Indeed, the call for federalism has set off alarm bells in Tripoli, with NTC chairman Mustafa Abdel Jalil warning that the interim government would use force to preserve national unity.
Tripoli rejects the idea of federalism with the argument that the partition of Libya could have far-reaching and highly negative consequences, possibly even armed conflict among the three geographical regions.
“Fear-mongering,” replied El Awami, adding that the country’s interim leaders do not want federalism because they fear that more power will end up in the hands of tribal leaders instead of political parties.
Decentralisation versus federalism
Faraj Abdel Aziz Najem, doctor of sociology and an independent candidate for the elections in the Benghazi constituency, said the federalists in the east were only a “vocal minority”.
Like many candidates from Benghazi, Najem is a strong proponent of decentralisation of Tripoli’s power, but rejects the idea of splitting the region from the rest of Libya.
Benghazi is what he called “the political compass of Libya”, explaining that his country would only be peaceful if his city were given a fair chance economically.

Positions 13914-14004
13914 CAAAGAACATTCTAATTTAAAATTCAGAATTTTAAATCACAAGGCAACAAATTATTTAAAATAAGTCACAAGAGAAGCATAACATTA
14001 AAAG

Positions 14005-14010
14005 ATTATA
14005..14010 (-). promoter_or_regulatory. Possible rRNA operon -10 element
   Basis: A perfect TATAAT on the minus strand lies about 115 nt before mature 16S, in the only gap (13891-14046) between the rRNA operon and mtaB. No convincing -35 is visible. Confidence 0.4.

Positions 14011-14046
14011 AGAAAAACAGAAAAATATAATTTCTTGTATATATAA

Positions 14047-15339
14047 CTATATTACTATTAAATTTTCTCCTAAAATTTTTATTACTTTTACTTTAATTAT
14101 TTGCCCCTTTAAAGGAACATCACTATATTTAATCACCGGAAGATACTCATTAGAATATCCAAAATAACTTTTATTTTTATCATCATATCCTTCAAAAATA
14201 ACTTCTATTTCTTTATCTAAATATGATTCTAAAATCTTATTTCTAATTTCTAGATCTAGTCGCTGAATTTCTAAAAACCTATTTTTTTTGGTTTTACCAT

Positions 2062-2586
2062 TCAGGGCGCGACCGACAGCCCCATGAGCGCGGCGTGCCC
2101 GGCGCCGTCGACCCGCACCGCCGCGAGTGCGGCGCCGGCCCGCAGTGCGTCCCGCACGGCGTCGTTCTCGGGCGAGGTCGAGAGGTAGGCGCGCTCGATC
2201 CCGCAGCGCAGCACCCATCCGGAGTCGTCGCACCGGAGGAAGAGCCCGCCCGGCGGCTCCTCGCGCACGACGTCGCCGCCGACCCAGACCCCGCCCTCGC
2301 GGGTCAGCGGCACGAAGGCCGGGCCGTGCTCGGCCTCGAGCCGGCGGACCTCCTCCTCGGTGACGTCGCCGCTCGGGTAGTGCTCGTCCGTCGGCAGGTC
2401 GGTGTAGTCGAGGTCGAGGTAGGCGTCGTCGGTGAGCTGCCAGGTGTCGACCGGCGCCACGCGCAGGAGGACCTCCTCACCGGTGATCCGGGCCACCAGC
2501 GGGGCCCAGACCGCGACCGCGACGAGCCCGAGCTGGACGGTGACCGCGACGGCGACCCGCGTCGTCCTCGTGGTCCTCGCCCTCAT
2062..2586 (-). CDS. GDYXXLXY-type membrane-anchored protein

“Benghazi is Libya-minor, meaning that all kinds of Libyans are represented in this city,” he said. “Others in Libya expect Benghazi to take the lead, as it has done since World War I and recently during the revolution. Therefore, to make Benghazi rest, it should be economically viable, an economic hub.”
According to an old Greek legend, writes St John, people from Carthage in the western Tripolitania region and people from Cyrenaica in the east “agreed to set the border between their competing spheres of influence at the point where runners starting from either sides would meet”.
The tale goes that the runners met about halfway on the southern shore of the Gulf of Sirte, not far from the place where spontaneous demonstrations erupted when the NTC recently announced the allocation of seats in the new general assembly.
Forces belonging to the Cyrenaica Transitional Council set up roadblocks along the coastal highway connecting the east with the west, preventing military vehicles and much commercial traffic from passing.
“This is where the border of our federal state should lie,” El Awami, familiar with the traditional story, argued. “When we get our rights, these roadblocks won’t be necessary anymore.”